In May 2019, KPIG’s tenancy ended and the respondents applied to the First-tier Tribunal (Property Chamber) for a Rent Repayment Order (RRO) against Mr Rakusen and his partner on the basis that he was in control of an unlicensed HMO. However, Mr Rakusen countered this by arguing that an RRO could only be made against the immediate landlord of the person who had made the application (and he was not the immediate landlord). The First Tier Tribunal struck out the application against his partner on the basis that there was no reasonable prospect of it succeeding. However, It refused to strike out the application against Mr Rakusen, as it considered that it was bound by the case, Goldsbrough v CA Property Management Ltd [2019] UKUT 311, which had determined that an application for an RRO could be made against a superior landlord despite the parties never having been in the either a landlord/tenant or licensor/licensee relationship. Mr Rakusen appealed. The Upper Tribunal (Lands Chamber) dismissed the appeal, finding that the First Tier Tribunal had jurisdiction to make an RRO against any landlord who had committed an offence, including a superior landlord. There was no additional requirement that the landlord be the immediate landlord of the tenant.

The Court of Appeal, in allowing the appeal, held that, as a matter of statutory interpretation, an RRO can only be made against an immediate landlord. It held that the term “landlord” was not defined in the Housing and Planning Act 2016, but that a “landlord” was usually viewed as being the immediate landlord of the tenant. The Court said that “if the intention had been to extend liability to superior landlords, it would have been easy for section 40(2)(a) of the Housing and Planning Act 2016 to say so…”

A copy of the judgment is here.

Ekweozoh v London Borough of Redbridge [2021] UKUT 180 (LC)

Upper Tribunal (Lands Chamber), 29 July 2021

The Upper Tribunal has held that a local authority should have complied with its policy of taking informal action against a landlord before imposing a financial penalty for the failure to obtain a licence for letting a property.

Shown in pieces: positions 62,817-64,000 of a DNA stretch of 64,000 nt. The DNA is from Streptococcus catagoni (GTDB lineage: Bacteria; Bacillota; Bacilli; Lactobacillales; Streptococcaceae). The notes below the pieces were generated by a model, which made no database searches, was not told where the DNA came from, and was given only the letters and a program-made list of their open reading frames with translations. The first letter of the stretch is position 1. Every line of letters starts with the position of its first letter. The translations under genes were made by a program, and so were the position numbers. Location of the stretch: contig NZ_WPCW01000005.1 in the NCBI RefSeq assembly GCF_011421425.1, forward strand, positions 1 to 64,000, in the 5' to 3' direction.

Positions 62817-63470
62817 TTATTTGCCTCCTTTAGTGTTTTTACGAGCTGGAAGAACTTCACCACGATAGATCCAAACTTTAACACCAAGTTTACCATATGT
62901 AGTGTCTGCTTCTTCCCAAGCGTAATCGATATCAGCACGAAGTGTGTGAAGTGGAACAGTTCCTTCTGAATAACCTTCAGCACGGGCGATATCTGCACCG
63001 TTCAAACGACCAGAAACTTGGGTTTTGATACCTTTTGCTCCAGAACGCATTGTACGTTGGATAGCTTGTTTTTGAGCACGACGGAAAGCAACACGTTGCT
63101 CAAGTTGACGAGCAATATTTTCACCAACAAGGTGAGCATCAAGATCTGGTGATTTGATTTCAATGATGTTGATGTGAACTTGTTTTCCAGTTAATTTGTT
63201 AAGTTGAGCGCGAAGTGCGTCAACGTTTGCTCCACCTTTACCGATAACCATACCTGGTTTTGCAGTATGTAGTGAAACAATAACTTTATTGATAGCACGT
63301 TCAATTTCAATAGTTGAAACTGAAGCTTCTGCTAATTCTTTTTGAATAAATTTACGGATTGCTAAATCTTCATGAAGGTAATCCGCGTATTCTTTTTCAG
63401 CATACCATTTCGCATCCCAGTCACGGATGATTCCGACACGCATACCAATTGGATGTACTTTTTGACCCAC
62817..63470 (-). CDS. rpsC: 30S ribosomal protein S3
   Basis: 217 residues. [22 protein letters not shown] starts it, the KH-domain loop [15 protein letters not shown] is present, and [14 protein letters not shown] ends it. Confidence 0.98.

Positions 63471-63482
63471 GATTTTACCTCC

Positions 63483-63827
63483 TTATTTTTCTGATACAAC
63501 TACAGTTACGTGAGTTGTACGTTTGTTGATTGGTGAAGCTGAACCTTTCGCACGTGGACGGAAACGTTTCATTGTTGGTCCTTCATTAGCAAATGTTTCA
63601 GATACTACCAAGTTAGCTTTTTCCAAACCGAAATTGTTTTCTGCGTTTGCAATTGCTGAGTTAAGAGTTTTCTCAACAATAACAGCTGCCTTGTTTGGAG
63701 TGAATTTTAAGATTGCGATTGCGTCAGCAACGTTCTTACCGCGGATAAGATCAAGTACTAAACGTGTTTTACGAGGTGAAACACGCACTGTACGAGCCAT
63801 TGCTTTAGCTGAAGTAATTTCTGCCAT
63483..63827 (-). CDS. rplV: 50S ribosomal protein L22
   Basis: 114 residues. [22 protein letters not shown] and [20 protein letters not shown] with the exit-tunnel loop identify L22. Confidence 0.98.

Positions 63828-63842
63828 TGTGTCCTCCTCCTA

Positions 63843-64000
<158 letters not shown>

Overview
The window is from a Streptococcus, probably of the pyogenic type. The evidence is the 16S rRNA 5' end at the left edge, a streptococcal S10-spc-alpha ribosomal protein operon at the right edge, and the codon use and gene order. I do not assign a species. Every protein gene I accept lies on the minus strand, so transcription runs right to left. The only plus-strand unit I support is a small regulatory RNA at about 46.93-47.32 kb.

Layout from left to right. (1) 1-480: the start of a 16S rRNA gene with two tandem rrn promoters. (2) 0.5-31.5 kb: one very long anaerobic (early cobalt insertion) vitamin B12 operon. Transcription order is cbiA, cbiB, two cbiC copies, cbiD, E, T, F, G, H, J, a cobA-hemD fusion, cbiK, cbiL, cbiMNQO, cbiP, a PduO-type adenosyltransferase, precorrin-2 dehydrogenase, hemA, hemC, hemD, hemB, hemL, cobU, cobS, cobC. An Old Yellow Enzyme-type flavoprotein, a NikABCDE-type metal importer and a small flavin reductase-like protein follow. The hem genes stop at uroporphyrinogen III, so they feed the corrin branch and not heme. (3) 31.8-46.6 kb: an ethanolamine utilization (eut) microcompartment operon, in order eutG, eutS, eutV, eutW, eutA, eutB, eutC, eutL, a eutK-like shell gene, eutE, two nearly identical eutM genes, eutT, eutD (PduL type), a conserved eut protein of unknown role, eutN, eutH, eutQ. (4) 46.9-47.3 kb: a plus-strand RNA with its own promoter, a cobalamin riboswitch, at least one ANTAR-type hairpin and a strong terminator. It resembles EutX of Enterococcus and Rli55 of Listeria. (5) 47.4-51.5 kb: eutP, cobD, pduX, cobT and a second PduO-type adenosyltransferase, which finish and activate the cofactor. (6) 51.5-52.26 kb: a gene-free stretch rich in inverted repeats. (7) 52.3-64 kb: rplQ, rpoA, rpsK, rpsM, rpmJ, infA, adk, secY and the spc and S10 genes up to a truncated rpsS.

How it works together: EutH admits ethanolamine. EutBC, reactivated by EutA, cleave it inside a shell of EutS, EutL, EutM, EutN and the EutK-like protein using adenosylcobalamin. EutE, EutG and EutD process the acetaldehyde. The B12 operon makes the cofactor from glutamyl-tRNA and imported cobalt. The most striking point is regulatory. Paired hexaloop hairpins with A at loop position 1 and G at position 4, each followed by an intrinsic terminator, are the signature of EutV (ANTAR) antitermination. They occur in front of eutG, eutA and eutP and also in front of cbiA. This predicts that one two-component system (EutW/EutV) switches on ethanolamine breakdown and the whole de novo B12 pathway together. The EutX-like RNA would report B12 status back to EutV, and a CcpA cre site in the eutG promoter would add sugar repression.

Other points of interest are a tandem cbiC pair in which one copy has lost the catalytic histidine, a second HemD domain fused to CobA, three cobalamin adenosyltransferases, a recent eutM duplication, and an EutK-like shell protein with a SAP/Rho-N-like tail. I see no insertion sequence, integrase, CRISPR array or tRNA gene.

Ms Ekweozoh, who lived abroad, owned a flat which was let out to a tenant for a number of years and managed by a professional agent. The area in which the flat was located became the subject of a selective licensing scheme introduced by the local authority, the London Borough of Redbridge. The scheme required landlords to obtain a licence in order to lawfully let their premises. Ms Ekweozoh was unaware of the introduction of the scheme and the agent did not tell her, claiming that it was also unaware of the scheme. When the flat was let to another tenant without obtaining a licence, London Borough of Redbridge was finally able to successfully contact Ms Ekweozoh and she immediately obtained a five-year licence. However, London Borough of Redbridge served notice of its intention to issue Ms Ekweozoh with a £2,500 penalty for her failure to originally obtain a licence. Ms Ekweozoh appealed to the First Tier Tribunal, arguing that London Borough of Redbridge had not followed its own enforcement policy, whereby informal action (e.g. issuing a warning) would be taken before a financial penalty was imposed. However, this was dismissed, with the Tribunal ruling that informal action had already been taken (i.e. by attempting to contact her several times) and that the financial penalty was appropriate. Ms Ekweozoh appealed.

The Upper Tribunal (Lands Chamber), in allowing the appeal, held that London Borough of Redbridge’s unsuccessful attempts to contact Ms Ekweozoh were not relevant when assessing whether it was appropriate to deal with the offence through informal action rather than a financial penalty. The situation would have been different if Ms Ekweozoh had been aware of the need to obtain a licence and that London Borough of Redbridge had been trying to contact her. The financial penalty was set aside.

A copy of the judgment is here.